Authors’ information

Rachelle H. Crosbie-Watson, Ph.D. is a Professor of Integrative Biology and Physiology at the University of California Los Angeles and her research group is focused on investigation of macromolecular adhesion complexes at the cell surface in normal and dystrophic skeletal muscle. Professor Crosbie-Watson earned a Ph.D. in biochemistry from the University of California Los Angeles investigating structure-function relationships of contractile proteins and she identified sarcospan during her MDA-sponsored postdoctoral fellowship at the University of Iowa College of Medicine with Professor Kevin P. Campbell (HHMI).

Jamie L. Marshall, Ph.D. is a postdoctoral researcher in Dr. Crosbie-Watson’s laboratory at the University of California Los Angeles. Dr. Marshall earned a Ph.D. in Molecular, Cellular, and Integrative Physiology from the University of California Los Angeles investigating the role of sarcospan in the adhesion glycoprotein complexes at the sarcolemma. Dr. Marshall pioneered purification the utrophin-glycoprotein complex [69] and discovered novel deficits of this complex in sarcospan-deficient muscle [14,19,]. Dr. Marshall has received numerous predoctoral fellowships as well as a postdoctoral fellowship based on these studies. Dr. Marshall has extensive experience in genetics, analysis of dystrophic mouse models, and detailed biochemical investigation of the dystrophin- and utrophin-glycoprotein complexes.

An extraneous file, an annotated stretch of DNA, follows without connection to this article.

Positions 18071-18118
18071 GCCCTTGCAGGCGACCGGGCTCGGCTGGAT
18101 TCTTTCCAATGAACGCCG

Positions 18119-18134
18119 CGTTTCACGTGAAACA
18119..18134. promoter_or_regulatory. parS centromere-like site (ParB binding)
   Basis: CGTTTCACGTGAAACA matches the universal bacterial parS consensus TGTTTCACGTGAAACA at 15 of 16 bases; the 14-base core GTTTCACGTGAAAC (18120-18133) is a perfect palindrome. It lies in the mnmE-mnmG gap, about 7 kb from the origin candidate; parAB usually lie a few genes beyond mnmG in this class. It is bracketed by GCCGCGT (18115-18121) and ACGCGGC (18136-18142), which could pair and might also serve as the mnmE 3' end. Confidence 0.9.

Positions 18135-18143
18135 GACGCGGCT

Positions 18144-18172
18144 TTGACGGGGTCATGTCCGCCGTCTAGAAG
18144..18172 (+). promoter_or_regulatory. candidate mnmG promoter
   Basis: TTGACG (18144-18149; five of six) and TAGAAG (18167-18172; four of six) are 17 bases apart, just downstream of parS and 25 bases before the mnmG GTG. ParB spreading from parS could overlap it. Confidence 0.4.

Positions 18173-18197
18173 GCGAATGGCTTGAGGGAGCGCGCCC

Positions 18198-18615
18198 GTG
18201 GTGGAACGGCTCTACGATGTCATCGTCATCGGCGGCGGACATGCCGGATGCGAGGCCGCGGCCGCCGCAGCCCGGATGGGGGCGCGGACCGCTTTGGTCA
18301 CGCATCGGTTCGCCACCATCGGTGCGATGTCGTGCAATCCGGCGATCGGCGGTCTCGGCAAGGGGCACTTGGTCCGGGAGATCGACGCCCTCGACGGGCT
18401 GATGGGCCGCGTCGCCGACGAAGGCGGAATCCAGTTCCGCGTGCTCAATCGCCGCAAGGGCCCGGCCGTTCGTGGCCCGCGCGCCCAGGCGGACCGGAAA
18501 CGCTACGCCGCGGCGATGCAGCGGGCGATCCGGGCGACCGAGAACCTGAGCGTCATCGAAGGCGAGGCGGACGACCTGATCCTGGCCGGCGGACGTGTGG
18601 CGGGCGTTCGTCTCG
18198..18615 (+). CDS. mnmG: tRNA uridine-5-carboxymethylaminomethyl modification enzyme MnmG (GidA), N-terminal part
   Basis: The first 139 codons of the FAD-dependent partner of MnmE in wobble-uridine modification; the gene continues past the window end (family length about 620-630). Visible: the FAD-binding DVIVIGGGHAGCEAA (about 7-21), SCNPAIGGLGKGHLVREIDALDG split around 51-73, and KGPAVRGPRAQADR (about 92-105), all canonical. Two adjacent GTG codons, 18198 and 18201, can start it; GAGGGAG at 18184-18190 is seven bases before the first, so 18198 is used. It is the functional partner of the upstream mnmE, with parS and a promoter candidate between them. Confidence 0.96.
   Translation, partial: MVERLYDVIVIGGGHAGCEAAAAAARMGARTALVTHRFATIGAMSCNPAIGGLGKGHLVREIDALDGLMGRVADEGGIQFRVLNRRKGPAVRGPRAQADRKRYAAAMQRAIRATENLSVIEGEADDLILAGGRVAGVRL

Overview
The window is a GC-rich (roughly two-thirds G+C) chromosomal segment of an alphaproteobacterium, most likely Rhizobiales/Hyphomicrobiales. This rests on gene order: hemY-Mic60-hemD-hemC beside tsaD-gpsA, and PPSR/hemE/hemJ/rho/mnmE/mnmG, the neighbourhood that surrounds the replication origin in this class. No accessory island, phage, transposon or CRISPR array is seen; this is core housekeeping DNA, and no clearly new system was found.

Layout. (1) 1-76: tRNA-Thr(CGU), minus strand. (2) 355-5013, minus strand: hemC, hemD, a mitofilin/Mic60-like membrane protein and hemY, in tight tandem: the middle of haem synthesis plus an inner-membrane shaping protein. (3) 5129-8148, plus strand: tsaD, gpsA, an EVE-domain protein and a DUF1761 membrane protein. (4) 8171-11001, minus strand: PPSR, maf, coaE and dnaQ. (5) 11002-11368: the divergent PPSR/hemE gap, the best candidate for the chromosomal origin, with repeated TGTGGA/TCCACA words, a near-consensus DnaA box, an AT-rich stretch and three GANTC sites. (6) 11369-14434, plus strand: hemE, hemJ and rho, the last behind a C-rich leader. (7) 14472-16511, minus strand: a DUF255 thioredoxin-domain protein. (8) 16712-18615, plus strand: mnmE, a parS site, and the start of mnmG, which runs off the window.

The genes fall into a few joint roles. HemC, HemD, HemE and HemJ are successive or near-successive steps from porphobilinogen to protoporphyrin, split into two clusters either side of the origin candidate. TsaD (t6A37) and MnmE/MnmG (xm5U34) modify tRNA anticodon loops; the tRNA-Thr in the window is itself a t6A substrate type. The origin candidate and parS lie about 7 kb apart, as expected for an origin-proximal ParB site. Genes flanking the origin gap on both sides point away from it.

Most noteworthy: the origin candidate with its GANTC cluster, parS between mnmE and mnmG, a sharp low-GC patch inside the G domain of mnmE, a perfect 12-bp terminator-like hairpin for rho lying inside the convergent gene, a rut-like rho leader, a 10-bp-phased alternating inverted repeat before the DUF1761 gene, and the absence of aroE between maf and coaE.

chronic constant hypoxia


chronic intermittent hypoxia


cross-sectional area


cytotoxic T cell


dystrophin-associated protein






dystrophin-glycoprotein complex


double knockout


Duchenne muscular dystrophy




Evans blue dye


extensor digitorum longus


insulin-like growth factor


integrin-linked kinase




large extracellular loop


neuromuscular junction


polymerase chain reaction


sodium dodecyl sulfate






utrophin-glycoprotein complex




Wisteria floribunda agglutinin


succinylated wheat germ agglutinin




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This work was supported by grants from the Genetic Mechanisms Pre-doctoral Training Fellowship USPHS National Research Service Award GM07104, the Edith Hyde Fellowship, the Eureka Pre-doctoral Training Fellowship, and the Ruth L. Kirschstein National Research Service Award T32AR059033 from the National Institute of Arthritis and Musculoskeletal and Skin Diseases to J.L.M.; NIH/NIAMS (R01 AR048179) to R.C.W.

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Marshall, J.L., Crosbie-Watson, R.H. Sarcospan: a small protein with large potential for Duchenne muscular dystrophy. Skeletal Muscle 3, 1 (2013).

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  • Akt
  • Cell adhesion
  • Duchenne
  • Dystrophin
  • Integrin
  • Laminin-binding
  • mdx
  • Muscular dystrophy
  • Neuromuscular junction
  • Regeneration
  • Sarcolemma
  • Sarcospan
  • Utrophin